Physically damaged hard drive
Physically damaged motherboard
Physically damaged power supply
If a Macintosh boots and gives a "Sad Mac" immediately, the problem is
probably caused by either faulty hardware or corrupted boot blocks. If the "Sad Mac" occurs later in the startup sequence, there may be other problems. Use the TroubleShooting Flowchart to diagnose problematic Macintoshes.
After the diagnostic test, the computer looks for a startup disk. Any disk can be a startup disk (hard disk, floppy disk, CD-ROM, etc) as long as it contains a "blessed" system folder. If there is a diskette in the floppy drive, the computer will check it
first for a blessed system folder. If it doesn't find one, the Macintosh will eject the floppy and scan the SCSI chain for a blessed system folder, starting with the internal hard drive (SCSI ID #0).
A startup disk's System folder must contain both a System File and a. Some computers using systems prior to version 7.5 also require a system enabler. Once the computer finds a blessed System folder, it will b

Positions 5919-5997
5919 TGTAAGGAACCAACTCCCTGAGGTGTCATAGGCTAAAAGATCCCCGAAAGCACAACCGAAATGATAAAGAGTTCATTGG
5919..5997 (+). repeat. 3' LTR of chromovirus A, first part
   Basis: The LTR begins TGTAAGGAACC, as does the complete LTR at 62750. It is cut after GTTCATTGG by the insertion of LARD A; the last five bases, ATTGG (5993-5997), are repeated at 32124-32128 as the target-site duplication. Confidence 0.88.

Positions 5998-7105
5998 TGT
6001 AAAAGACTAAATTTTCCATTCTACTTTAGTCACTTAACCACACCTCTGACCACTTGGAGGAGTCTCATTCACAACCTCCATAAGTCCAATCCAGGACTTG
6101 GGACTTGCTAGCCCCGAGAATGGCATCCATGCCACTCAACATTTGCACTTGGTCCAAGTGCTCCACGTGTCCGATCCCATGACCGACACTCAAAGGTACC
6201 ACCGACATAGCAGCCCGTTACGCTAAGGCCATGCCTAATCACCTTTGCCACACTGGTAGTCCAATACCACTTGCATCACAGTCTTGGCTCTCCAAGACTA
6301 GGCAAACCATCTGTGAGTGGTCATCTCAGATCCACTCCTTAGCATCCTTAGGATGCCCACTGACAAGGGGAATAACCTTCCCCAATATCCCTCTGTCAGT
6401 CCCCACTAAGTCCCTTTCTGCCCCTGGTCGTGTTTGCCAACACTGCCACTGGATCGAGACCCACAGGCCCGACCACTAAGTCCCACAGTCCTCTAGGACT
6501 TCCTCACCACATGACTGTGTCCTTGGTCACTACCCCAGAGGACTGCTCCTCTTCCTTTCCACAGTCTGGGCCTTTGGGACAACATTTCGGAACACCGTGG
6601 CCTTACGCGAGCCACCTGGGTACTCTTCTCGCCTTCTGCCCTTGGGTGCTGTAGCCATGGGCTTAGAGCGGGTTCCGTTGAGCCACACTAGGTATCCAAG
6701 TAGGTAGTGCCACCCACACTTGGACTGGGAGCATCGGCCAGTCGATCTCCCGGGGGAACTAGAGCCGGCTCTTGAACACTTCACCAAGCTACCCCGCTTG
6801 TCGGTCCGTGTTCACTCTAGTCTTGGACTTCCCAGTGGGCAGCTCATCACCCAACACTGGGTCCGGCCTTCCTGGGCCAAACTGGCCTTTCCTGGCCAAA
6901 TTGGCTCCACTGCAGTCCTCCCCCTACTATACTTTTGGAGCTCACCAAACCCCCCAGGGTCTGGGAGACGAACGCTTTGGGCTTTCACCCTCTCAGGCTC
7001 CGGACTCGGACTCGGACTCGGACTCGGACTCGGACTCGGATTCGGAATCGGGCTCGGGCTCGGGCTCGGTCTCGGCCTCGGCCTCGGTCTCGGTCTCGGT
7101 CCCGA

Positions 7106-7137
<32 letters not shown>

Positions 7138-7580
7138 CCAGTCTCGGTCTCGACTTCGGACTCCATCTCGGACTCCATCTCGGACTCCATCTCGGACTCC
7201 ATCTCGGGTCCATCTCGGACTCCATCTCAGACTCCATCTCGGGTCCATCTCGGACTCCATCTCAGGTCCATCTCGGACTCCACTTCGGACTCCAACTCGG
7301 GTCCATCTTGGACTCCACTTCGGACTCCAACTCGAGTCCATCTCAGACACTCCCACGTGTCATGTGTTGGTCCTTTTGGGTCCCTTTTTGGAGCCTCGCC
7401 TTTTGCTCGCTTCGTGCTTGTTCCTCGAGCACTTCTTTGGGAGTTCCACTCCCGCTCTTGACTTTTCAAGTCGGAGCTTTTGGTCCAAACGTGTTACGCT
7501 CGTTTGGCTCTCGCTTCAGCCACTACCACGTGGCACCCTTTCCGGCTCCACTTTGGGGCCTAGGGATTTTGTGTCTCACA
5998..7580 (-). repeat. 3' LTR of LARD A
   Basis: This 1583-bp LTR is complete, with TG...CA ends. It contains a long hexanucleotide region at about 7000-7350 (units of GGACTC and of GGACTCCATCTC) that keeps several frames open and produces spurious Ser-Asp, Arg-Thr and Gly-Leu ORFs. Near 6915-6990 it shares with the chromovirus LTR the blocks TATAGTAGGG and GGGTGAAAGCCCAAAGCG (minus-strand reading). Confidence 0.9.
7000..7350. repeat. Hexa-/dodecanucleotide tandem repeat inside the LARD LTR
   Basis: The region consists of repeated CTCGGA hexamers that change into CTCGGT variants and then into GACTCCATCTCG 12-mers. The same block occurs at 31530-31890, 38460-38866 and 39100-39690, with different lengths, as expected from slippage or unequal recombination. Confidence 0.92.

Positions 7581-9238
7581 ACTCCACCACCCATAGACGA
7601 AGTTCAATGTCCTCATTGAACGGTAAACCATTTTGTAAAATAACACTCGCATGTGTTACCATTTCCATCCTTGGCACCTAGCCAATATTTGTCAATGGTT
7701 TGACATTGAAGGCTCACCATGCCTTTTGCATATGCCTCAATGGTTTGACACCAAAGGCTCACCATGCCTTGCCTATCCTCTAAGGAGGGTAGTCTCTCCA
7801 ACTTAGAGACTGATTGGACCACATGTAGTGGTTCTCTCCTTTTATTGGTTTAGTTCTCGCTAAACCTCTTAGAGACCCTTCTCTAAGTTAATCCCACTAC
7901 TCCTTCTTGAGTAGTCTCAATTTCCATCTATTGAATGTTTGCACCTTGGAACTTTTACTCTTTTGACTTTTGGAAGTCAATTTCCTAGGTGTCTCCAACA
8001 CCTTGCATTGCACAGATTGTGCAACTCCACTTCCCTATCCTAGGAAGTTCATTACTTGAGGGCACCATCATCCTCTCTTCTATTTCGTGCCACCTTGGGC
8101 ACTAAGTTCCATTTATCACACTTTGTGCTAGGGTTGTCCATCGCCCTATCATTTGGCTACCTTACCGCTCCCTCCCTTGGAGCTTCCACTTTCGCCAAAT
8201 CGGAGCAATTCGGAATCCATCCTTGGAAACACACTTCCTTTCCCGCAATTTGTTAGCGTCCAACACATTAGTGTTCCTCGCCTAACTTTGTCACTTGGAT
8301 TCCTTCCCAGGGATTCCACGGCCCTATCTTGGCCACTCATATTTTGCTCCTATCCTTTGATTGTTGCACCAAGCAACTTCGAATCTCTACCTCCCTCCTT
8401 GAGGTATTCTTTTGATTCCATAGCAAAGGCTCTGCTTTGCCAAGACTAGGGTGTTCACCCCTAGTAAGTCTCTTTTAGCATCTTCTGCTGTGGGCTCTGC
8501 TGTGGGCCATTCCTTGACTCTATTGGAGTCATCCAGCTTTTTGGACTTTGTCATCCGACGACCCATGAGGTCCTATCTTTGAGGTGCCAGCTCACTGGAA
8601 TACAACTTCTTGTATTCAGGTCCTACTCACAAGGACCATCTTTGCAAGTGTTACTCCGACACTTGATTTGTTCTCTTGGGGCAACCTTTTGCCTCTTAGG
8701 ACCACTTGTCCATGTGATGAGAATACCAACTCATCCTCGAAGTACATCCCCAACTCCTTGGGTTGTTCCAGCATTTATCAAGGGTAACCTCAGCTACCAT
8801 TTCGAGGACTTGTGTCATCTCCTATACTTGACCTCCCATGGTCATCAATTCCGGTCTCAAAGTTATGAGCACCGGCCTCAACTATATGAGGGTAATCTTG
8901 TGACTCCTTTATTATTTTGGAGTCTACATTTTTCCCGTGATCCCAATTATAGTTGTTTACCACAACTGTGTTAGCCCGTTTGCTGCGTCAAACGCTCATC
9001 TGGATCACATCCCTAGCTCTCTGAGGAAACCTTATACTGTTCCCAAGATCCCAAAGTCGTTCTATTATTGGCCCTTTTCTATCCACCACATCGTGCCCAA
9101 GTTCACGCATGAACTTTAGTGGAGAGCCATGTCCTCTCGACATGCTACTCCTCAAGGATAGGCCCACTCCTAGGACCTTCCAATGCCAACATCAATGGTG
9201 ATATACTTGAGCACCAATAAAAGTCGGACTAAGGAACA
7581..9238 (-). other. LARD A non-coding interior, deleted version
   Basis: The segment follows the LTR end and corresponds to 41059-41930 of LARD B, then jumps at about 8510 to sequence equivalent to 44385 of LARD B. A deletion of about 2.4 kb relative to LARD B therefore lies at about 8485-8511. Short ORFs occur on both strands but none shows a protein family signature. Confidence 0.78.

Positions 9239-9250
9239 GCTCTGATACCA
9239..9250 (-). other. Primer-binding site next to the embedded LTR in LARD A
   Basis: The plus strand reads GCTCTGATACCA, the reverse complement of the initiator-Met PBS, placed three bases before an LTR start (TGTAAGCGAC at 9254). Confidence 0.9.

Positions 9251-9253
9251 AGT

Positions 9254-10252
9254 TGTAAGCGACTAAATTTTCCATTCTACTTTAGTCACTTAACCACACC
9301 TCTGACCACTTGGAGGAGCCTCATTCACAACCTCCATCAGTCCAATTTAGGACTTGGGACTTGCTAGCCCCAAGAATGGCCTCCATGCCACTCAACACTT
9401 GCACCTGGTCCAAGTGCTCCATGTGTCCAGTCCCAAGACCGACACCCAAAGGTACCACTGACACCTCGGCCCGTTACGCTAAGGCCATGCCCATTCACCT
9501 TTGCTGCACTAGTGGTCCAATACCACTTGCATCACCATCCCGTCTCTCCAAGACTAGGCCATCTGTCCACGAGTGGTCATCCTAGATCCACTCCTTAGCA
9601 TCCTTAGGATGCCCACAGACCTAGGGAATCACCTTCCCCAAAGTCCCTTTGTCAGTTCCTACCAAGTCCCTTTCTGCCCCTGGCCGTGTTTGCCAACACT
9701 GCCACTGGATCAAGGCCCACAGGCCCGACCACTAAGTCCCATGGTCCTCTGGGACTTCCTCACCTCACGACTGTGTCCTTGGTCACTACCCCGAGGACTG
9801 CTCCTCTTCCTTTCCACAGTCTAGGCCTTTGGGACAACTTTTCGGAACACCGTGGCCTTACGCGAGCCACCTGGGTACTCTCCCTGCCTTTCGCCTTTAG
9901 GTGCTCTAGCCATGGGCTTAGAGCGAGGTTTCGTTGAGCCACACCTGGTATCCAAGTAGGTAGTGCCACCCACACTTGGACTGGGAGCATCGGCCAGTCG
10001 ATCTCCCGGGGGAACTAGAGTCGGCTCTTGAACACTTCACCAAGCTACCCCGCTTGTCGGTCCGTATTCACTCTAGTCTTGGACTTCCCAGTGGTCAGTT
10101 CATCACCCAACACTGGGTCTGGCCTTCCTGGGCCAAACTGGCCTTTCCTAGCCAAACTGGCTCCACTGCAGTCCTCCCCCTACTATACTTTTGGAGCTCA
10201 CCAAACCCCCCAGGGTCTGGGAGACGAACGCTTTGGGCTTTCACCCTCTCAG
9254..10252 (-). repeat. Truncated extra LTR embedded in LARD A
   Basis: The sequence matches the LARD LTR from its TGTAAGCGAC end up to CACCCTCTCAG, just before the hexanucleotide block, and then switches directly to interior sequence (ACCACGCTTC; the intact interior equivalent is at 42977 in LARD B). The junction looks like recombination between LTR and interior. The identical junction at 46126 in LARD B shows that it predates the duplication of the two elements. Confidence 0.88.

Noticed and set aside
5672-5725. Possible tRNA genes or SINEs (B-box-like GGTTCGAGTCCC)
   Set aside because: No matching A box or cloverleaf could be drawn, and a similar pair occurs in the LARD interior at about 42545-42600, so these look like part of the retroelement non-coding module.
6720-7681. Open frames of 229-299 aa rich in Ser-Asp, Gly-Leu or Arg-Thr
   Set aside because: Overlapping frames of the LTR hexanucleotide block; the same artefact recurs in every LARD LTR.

egin loading the operating system (ignoring any other System files on the disk).
On startup, the mac loads the operating system files contained in the System
folder; ignoring any other system files on the hard drive.
When the computer searches for a bootable system disk; it checks each disk's boot blocks for a "blessed" system folder. When a System folder is "blessed", the folder's identification number (all Macintosh folders are given a unique number when they are cr
eated) is written into the boot blocks. As the Macintosh checks for a System folder, it finds the ID number in the boot blocks and then checks the specified folder for a System file and a Finder. The process of writing the System folder's ID number into
the boot blocks is known as "Blessing" the System folder. If the computer does not find a blessed System folder, it will display the "flashing disk" icon: